By Taylor Reid
MI First Election
As the 2016 presidential election nears, the League of Women Voters of the Lansing Area is racing to provide voting information to the community, and defend the rights of voters.
Recently, the League has opposed two bills that have been signed into law. The first eliminates straight-ticket voting. The other forbids libraries and local governments from using public money to give information about ballot proposals 60 days before an election. League co-presidents, Camilla Davis and Beth Moore, believe that these bills limit the rights of voters.
“Anything regarding legislation that has to do with voter rights, we express a lot of opinions on. I feel that it’s our responsibility to stick up for voters, and to make sure that their rights are being respected,” Davis said.
The law about information has particularly worried Moore. A large responsibility of the League is to create voter guides that educate people about candidates and the proposals. With this new law, there is concern that these guides will no longer be allowed in libraries.
Founded in 1920 as an of the women’s suffrage movement, the League of Women Voters is a volunteer organization aimed at helping voters understand important issues.
“I always say that we have two arms. Extending from one is the voting information, and then advocacy is the other,” said Moore.
Originally, the organization allowed only women to join, but this has since changed to include everyone. In the Lansing area, about 15 percent of the League’s members are male.
“While our roots are in getting women the vote, we really encourage everyone to join, and we fight against any form of discrimination,” Moore said.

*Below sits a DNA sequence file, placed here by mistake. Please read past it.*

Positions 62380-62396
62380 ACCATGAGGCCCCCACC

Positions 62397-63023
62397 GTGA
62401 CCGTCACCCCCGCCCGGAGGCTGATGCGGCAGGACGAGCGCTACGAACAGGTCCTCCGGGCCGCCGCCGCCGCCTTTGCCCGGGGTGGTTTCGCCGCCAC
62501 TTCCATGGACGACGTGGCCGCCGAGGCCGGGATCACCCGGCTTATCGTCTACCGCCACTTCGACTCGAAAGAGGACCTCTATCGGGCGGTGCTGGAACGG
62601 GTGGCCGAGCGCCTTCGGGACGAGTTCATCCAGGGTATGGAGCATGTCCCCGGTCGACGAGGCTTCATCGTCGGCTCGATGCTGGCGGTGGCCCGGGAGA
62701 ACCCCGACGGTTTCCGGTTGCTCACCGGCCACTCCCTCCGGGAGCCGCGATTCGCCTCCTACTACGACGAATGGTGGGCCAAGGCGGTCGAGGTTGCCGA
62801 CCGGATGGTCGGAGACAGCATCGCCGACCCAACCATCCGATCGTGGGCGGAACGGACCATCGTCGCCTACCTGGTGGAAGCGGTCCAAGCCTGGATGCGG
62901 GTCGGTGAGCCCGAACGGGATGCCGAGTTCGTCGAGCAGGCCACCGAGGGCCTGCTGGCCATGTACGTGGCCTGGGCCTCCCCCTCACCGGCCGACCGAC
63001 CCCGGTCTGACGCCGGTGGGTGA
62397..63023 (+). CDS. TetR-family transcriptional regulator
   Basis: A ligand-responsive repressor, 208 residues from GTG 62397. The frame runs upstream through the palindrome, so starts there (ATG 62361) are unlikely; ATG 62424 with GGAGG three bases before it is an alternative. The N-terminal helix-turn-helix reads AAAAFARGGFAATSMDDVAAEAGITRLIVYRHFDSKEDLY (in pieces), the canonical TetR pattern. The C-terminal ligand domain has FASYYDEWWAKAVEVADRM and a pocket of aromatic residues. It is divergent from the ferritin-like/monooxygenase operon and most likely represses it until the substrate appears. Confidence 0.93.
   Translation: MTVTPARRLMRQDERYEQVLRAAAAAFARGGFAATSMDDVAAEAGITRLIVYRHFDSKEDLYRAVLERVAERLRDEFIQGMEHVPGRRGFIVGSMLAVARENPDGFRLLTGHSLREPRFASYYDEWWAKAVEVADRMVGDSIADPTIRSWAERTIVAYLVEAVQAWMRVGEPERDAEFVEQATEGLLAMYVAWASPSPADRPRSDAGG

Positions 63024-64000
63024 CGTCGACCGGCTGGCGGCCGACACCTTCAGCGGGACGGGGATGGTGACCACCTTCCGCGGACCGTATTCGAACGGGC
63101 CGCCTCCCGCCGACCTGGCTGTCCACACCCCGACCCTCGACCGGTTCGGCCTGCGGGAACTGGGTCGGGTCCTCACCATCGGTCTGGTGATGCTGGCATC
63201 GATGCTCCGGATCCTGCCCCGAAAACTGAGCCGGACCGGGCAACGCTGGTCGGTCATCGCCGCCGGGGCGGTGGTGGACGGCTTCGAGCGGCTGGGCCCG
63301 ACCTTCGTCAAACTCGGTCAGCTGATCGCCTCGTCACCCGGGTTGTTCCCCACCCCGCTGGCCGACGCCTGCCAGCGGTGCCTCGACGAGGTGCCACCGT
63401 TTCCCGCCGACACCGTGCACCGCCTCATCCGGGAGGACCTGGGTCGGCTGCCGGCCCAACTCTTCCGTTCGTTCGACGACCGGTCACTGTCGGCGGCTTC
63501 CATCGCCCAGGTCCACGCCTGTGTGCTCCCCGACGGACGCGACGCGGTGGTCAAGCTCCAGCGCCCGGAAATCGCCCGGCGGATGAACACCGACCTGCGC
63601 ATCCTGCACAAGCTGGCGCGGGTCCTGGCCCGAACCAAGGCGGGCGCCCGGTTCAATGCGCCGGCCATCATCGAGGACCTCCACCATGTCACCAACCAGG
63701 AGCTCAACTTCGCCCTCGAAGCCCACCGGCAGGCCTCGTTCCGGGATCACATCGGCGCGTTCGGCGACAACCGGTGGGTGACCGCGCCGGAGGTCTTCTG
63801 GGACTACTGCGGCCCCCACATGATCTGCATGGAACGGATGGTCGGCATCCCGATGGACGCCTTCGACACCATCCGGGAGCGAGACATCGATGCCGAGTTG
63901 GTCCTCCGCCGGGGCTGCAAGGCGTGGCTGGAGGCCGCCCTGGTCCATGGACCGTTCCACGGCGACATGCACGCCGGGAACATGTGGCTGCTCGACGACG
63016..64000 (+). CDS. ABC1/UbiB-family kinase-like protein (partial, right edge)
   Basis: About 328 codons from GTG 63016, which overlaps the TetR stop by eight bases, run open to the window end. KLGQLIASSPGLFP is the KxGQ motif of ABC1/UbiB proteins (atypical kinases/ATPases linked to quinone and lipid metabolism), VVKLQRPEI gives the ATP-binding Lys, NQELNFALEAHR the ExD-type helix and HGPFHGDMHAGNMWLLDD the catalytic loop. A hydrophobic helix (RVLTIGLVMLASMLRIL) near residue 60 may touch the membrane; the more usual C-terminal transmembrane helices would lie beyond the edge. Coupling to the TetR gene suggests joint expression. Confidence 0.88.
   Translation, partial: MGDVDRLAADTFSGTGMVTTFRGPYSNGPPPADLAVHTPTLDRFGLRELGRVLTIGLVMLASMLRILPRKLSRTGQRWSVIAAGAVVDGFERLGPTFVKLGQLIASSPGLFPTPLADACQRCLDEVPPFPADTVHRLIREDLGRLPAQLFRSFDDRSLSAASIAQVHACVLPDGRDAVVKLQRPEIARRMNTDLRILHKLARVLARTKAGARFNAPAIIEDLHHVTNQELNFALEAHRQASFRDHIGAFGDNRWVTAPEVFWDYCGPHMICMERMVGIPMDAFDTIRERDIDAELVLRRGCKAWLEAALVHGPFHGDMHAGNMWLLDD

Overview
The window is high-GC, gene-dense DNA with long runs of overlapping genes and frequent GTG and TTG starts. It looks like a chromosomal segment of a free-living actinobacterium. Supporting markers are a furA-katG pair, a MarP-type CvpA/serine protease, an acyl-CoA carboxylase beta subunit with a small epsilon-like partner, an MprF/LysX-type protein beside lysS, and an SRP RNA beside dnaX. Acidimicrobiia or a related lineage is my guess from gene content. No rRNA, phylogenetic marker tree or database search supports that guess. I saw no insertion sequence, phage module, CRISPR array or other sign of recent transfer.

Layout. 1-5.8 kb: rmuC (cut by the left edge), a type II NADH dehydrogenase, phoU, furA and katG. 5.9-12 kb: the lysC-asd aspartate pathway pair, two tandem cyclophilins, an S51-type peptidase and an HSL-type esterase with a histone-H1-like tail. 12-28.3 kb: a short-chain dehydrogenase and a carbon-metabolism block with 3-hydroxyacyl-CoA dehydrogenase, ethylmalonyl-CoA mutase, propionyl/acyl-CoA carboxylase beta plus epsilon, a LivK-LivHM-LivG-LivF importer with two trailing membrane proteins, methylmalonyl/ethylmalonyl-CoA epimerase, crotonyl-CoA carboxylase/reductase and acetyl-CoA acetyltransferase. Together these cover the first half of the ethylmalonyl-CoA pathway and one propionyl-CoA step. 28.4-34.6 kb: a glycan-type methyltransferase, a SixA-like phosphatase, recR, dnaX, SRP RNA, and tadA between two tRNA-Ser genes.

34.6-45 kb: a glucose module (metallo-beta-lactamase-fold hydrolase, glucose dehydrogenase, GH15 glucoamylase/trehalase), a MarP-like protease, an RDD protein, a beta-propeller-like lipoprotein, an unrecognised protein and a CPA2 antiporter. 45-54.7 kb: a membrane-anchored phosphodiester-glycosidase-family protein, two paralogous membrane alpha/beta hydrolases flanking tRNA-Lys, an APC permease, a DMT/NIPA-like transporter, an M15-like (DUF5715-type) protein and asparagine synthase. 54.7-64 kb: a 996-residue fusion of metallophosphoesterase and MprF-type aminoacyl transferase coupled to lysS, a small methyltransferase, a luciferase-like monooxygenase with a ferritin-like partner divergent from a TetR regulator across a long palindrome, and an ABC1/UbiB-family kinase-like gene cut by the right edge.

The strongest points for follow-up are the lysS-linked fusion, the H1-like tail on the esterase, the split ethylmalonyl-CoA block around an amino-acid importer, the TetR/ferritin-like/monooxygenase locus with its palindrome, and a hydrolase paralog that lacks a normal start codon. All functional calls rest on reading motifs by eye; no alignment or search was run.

Creating voter guides is only one of many ways that the League tries to educate voters.
Marilyn Wilson, who handles voter services for the League, said that there is much to be accomplished before the November election.
First up? Emailing all the high schools in the Lansing area to discuss information about registering to vote. Another priority is to post information about the candidates on Vote4111.
“We’re trying to figure out ways to reach new various generations. It would be nice if students could vote online. I think that would get more people involved,” Wilson said.
To inform Michigan State students, the League has partnered with YouVote, which encourages students to vote. However, a problem has arisen from the constant change of leadership in this student-run organization.
“Students graduate and then someone new takes over, so it’s hard to build a steady relationship with them,” said Davis. “We’d like to do more with MSU students. We’d like to be able to give them more information, particularly about where they can vote.”
During meetings, the League discusses hot button topics. With many opinions expressed, conversations can last for hours. The League arrives at decisions by consensus voting. This involves coming to a decision that best reflects the majority’s opinions.
“Once we all agree on something, we’ll start to write legislators and get information out to the general public. We also will submit testimonies,” Moore said.
Why undertake these tasks? For Davis, the reason is simple.
“A lot of things in this country would go better if people expressed their opinions,” she said. “We have to participate to make change. Voting and advocacy is not just a privilege, but an obligation.”
Once a month, the League of Women Voters carves out time for an activity less intimidating than standing up to legislators: their book club. Mostly, the members read biographies about women, a celebration of the roots of their organization. Currently, the members are reading “The Women Behind the New Deal,” a biography about Frances Perkins.
“The books we read help us better understand our government, and how things work. It’s important to understand our history, and to learn about different things,” Davis said. “And it’s a great bonding experience for the League.”
If you’re interested in joining the League of Women Voters, visit lansing.mi.lwvnet.org/.